*Update* Apparently Spain has some silly laws too.
Posted by Steve Borthwick at 2:04 pm
Lot's of excitement over the transit of Venus this weekend, not much chance of seeing it here in the UK though; as everyone knows all of our public holidays are always shrouded in low grey clouds and constant drizzle, its a tradition. Anyway, observation is overrated so I watched a TV program about it instead and learned that the passing of Venus across the face of the Sun is a rare event (in the context of a human life-time) and the next one isn't for another 100 odd years, oh well, chalk up another missed cosmic phenomenon because of an Atlantic depression. I can't help thinking though that in a universe as vast as ours with hundreds of billions of stars and probably trillions of planets there are more transits going on in any single minute than you could wave a stick at.
Posted by Steve Borthwick at 11:59 am
Sunday, June 03, 2012
There are many things that we shouldn't do more than three times a week, driving 4X4's, eating big Mac's, going outside and let's not forget elevated stress levels would suggest reading the Daily Mail should fall into that category too. I'm sure abstaining from many of these things would prolong our lives, hopefully so that we could contemplate important ontological questions, like who would Diana have voted for on the Voice. However this headline misses the main motivation for drinking any kind of alcohol more than three times a week, i.e. to make conversations with all those Daily Mail devotees slightly less boring!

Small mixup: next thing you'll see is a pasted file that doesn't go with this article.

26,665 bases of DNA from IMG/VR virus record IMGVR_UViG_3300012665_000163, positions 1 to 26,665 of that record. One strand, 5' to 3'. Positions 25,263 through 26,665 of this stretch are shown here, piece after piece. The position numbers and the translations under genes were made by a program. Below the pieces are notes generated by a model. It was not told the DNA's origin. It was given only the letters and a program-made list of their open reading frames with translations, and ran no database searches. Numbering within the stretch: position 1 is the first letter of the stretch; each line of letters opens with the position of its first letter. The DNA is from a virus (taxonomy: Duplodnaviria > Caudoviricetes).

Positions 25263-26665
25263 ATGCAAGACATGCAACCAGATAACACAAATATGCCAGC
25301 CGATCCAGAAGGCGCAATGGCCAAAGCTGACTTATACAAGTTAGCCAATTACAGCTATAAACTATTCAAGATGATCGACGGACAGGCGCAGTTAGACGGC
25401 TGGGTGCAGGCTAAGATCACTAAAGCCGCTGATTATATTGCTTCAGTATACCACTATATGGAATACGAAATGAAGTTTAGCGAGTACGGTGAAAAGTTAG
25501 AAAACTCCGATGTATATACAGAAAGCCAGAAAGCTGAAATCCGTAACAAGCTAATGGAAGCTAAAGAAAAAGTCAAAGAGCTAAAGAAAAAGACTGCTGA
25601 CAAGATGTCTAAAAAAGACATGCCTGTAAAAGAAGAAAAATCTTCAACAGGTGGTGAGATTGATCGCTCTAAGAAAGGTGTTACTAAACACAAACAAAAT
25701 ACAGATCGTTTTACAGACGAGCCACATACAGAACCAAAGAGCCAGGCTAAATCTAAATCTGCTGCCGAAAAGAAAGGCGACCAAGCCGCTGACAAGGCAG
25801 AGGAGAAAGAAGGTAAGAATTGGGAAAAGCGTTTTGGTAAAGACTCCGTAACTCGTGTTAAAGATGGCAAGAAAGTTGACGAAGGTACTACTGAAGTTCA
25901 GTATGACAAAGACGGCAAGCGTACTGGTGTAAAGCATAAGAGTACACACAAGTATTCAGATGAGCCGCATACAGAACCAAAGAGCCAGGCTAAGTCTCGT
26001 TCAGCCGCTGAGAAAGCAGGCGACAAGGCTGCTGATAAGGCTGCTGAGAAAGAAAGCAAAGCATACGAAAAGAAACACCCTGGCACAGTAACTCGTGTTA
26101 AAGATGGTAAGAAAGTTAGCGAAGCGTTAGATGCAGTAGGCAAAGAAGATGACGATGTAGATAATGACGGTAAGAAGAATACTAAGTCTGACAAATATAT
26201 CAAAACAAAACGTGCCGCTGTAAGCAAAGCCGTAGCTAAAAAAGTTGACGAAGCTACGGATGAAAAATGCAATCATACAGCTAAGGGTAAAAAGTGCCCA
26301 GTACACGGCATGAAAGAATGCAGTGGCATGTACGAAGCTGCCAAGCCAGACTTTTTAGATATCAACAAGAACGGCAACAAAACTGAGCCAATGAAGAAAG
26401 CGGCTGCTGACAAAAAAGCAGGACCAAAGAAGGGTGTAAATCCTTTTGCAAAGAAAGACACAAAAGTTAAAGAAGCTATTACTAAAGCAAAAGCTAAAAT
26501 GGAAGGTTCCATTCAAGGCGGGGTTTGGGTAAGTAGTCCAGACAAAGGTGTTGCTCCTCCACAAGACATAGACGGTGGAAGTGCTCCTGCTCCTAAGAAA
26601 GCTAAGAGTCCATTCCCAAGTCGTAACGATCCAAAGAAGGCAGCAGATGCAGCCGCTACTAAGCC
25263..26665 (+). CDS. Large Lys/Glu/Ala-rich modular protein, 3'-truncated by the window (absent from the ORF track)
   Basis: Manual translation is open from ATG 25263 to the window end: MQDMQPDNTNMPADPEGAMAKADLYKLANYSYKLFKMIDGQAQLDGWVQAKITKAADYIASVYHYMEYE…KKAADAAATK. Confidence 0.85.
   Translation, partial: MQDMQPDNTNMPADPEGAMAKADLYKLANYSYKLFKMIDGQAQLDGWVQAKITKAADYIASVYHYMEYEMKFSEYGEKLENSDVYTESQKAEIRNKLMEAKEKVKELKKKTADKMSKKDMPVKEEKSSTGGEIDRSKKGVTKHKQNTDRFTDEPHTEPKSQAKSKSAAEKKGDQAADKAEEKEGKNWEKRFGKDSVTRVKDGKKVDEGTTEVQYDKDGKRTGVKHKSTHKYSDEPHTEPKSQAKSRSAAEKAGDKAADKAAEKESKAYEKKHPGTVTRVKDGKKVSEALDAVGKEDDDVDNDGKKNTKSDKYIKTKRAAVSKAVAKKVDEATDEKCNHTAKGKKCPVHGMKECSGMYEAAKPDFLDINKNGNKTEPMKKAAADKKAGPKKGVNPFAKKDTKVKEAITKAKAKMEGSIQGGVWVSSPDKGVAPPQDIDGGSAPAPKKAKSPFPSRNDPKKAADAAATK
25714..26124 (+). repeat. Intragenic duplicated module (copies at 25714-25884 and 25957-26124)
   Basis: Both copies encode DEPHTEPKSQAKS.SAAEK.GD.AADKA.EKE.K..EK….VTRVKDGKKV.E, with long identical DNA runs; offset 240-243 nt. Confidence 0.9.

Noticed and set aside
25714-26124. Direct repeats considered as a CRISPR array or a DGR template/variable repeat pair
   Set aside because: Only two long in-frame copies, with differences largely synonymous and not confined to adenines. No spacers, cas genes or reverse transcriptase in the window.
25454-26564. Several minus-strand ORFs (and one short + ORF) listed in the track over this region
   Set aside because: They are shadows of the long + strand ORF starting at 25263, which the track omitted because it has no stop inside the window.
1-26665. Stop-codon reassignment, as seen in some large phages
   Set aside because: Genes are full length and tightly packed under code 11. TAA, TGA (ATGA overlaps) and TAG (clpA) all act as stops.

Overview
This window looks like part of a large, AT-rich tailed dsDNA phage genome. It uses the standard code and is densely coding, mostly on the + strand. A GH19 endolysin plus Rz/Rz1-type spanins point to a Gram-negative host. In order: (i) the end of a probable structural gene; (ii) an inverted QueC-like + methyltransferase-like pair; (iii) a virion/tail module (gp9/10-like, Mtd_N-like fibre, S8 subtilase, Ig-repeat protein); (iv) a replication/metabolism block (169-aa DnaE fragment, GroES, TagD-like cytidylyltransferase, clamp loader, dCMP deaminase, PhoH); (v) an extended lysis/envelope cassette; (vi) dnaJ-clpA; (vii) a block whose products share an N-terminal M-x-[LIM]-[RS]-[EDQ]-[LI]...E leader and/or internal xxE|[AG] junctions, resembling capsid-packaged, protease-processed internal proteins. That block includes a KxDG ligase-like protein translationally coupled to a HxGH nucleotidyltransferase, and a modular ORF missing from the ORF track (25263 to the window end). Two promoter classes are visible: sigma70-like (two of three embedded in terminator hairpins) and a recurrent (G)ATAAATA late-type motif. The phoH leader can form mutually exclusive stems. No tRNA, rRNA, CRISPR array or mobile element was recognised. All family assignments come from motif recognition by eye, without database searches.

Health Warning: Please drink in moderation and watch out for Daily Mail stories, they many contain nuts.
Posted by Steve Borthwick at 1:13 pm
Friday, June 01, 2012
I noticed this cheery little story on the BBC science site today; all I can imagine is that some mischievous rationalist somewhere in the bowels of the BBC (because obviously all the best jobs in the BBC are given to arts graduates) thought they'd pour some cold reason onto the excited emotional frenzy that is the jubilee bank holiday weekend by doing the equivalent of a scientific "Harold Camping" prediction about the end of the world, only being scientific of course it actually has some tangible evidence for it.
The picture shows the night sky as it might be 3.7 billion years from now as our nearest neighbouring galaxy (Andromeda) collides with our own galaxy (the Milky Way) Data from the Hubble space telescope predicts that these two cosmic bodies are being inextricably drawn toward each other. Even though we're moving toward each other at a speed of 250,000mph there probably won't be an "impact" as such more of a gradual mash up where gravity slowly merges the two structures together into one. We shouldn't worry too much about being destroyed by this collision but we can't rest on our laurels because by then our Sun will nearly be out of Hydrogen fuel so will explode anyway vaporizing the entire solar system and destroying every shred of evidence that our planet or human beings ever existed.
Have a nice day.
Posted by Steve Borthwick at 10:24 am